I would generally say that if the school are employing you illegally, then you are leaving yourself open to all sorts of problems. The black market employment market is open to abuse in every country, and rights can be denied, and conditions can be less than perfect. And if they are ripping you off, what are they doing to their students?

Suggested Reading

Tibet Through the Red Box : Through The Red Box
Lonely Planet Hong Kong & Macau: City Guide (Lonely Planet. Hong Kong and Macau, 11th Ed)
Frommer's China: The 50 Most Memorable Trips, Third Edition
Fodor's Hong Kong 2003 : The Guide for All Budgets, Completely Updated Every Year, with Maps andTravel Tips
Fodor's China, 3rd Edition : The Guide for All Budgets, Completely Updated, with Many Maps and Travel Tips
China (China (Rough Guides))

Andrew Tamblyn - March, 2002

Students are a joy; even a "bad" class has only low level behavior problems-nothing to worry a western teacher. Teaching hours should be less than 20 hours. Many take on extra work,tutoring etc.

Finding a job isn't hard inside or outside China, but do some homework. A decent furnished apartment should be part of deal, mostly on campus. A place that has a history of employing foreigners is usually more in touch with our needs. The "teach-in-China" website has thousands of jobs by location and a convenient email reply facility.

Salaries vary - you'll need to get a basic 2000 RMB/month to cover essentials,more if you've got expensive tastes. Shanghai colleges pay up to 8000 and its a good city. High schools pay less and have longer hours. Some private schools pay more but be wary as some of these have bad reputations regarding paying salaries on time, contract breaking etc. Provincial and rural colleges provide a more basic but culturally rewarding time but usually a low salary.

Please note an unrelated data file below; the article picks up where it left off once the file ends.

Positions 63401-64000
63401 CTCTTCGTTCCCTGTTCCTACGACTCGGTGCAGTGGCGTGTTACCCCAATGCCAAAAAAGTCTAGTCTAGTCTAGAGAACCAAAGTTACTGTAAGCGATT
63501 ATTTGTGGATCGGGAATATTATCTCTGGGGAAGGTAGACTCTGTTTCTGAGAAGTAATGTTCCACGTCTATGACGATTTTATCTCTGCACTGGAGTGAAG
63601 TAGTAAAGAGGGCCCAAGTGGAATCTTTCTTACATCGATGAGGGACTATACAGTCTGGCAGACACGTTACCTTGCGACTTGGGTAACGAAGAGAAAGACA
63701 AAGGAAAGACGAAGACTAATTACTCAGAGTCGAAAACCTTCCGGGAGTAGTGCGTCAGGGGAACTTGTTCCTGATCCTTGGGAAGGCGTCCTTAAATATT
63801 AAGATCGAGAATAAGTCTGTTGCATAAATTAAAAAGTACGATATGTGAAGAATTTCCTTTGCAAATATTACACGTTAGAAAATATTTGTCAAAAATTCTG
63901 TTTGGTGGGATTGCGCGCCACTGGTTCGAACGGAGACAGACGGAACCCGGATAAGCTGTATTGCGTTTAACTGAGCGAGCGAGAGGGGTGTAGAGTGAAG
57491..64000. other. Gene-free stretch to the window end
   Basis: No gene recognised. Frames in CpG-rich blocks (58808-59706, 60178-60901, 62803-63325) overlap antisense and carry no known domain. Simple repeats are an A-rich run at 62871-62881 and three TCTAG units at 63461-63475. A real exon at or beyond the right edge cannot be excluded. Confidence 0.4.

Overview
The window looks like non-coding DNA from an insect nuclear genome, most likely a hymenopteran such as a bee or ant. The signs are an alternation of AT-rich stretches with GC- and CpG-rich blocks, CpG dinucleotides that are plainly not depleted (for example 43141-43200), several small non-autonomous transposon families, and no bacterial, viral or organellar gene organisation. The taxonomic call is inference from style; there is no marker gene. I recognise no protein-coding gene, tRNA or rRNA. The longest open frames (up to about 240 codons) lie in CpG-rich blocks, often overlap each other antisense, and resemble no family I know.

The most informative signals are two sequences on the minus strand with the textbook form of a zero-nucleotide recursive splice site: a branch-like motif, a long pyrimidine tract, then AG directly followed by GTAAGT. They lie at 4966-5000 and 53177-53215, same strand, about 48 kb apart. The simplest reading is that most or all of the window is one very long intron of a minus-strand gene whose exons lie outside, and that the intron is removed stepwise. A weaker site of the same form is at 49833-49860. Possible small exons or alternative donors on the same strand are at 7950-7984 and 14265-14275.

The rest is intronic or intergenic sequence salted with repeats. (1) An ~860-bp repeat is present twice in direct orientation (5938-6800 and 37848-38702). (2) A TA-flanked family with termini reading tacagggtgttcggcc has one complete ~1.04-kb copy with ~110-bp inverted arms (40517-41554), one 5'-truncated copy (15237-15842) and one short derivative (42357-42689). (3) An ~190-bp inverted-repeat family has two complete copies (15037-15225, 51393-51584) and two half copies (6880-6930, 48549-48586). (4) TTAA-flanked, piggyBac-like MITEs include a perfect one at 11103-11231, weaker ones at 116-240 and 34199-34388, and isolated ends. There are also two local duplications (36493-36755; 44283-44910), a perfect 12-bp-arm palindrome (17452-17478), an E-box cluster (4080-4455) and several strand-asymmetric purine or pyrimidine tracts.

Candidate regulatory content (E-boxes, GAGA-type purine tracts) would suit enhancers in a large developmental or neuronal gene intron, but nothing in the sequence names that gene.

You need at least a degree or teaching diploma. Experience/qualifications in TEFL are a bonus but you'll land a job without them. Your school should arrange work visa, medical exam etc.

Peter Bol - November, 2001

In Shenzhen and Guangzhou most teachers get by with a 6 month Business visa which can be bought in Hong Kong for about 500 HK dollars. I have used this for a year and never got any trouble at either side of the border.

Buying: This can be done at a specialized agency, such as HUNG SENG TRAVEL. Take two passport photos. Get there by either minibus 1 or doubledecker bus 8 , both from the Tsim Sha Tsui ferry/bus terminal. Hung Seng is on the 7th floor of the New East Ocean Centre, 9 Science Museum Rd, Tsim Sha Tsui EAST, Kowloon. This is only one of these places, but I have used them twice and send many e-mails to others about them, never a complaint. It is a one day service. If you want it cheaper and slower, you will need to stay as cheap as possible during the wait in the hallowed halls of Chunking Mansions, at the lower end of Nathan Rd. This is a collection of many guesthouses, all clustered together. The lifts are like stainless steel coffins, equally small and slow.